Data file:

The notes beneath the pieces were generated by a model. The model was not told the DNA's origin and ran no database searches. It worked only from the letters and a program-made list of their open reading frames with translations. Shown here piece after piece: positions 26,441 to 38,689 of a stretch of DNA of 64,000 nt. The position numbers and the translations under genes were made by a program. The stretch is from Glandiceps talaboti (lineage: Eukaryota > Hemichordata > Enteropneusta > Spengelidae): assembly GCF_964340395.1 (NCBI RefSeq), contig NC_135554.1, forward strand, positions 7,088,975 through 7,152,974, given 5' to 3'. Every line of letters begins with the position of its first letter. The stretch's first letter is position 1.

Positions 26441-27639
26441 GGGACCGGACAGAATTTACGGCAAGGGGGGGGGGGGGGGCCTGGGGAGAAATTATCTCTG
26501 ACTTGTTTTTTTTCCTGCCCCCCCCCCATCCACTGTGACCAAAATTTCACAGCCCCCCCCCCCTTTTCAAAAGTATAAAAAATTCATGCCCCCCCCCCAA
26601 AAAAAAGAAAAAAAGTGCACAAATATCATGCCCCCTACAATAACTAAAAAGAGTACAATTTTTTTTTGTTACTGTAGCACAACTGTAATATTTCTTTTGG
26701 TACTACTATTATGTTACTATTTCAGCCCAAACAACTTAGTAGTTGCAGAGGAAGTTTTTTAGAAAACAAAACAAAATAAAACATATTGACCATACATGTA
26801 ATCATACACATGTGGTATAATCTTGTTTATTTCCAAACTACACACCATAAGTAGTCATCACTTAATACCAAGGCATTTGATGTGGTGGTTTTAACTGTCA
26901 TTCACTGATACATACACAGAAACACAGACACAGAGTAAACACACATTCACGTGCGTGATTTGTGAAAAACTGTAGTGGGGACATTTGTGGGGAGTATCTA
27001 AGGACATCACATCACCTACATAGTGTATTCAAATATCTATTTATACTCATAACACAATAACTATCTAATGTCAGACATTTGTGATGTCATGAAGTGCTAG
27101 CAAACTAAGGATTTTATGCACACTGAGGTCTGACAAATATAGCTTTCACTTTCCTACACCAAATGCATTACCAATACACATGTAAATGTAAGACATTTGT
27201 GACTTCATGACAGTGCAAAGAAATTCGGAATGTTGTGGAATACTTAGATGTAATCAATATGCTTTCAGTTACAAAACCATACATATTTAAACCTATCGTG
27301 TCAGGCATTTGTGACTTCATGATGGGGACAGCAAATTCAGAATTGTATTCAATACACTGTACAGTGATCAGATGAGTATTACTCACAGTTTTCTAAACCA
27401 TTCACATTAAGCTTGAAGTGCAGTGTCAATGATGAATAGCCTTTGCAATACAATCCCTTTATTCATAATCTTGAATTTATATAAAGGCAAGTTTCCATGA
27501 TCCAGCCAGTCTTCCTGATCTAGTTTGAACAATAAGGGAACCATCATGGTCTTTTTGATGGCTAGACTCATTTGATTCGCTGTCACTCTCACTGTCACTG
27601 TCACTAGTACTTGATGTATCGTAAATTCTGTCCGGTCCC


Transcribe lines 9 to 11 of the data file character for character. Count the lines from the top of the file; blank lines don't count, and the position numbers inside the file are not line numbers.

27001 AGGACATCACATCACCTACATAGTGTATTCAAATATCTATTTATACTCATAACACAATAACTATCTAATGTCAGACATTTGTGATGTCATGAAGTGCTAG
27101 CAAACTAAGGATTTTATGCACACTGAGGTCTGACAAATATAGCTTTCACTTTCCTACACCAAATGCATTACCAATACACATGTAAATGTAAGACATTTGT
27201 GACTTCATGACAGTGCAAAGAAATTCGGAATGTTGTGGAATACTTAGATGTAATCAATATGCTTTCAGTTACAAAACCATACATATTTAAACCTATCGTG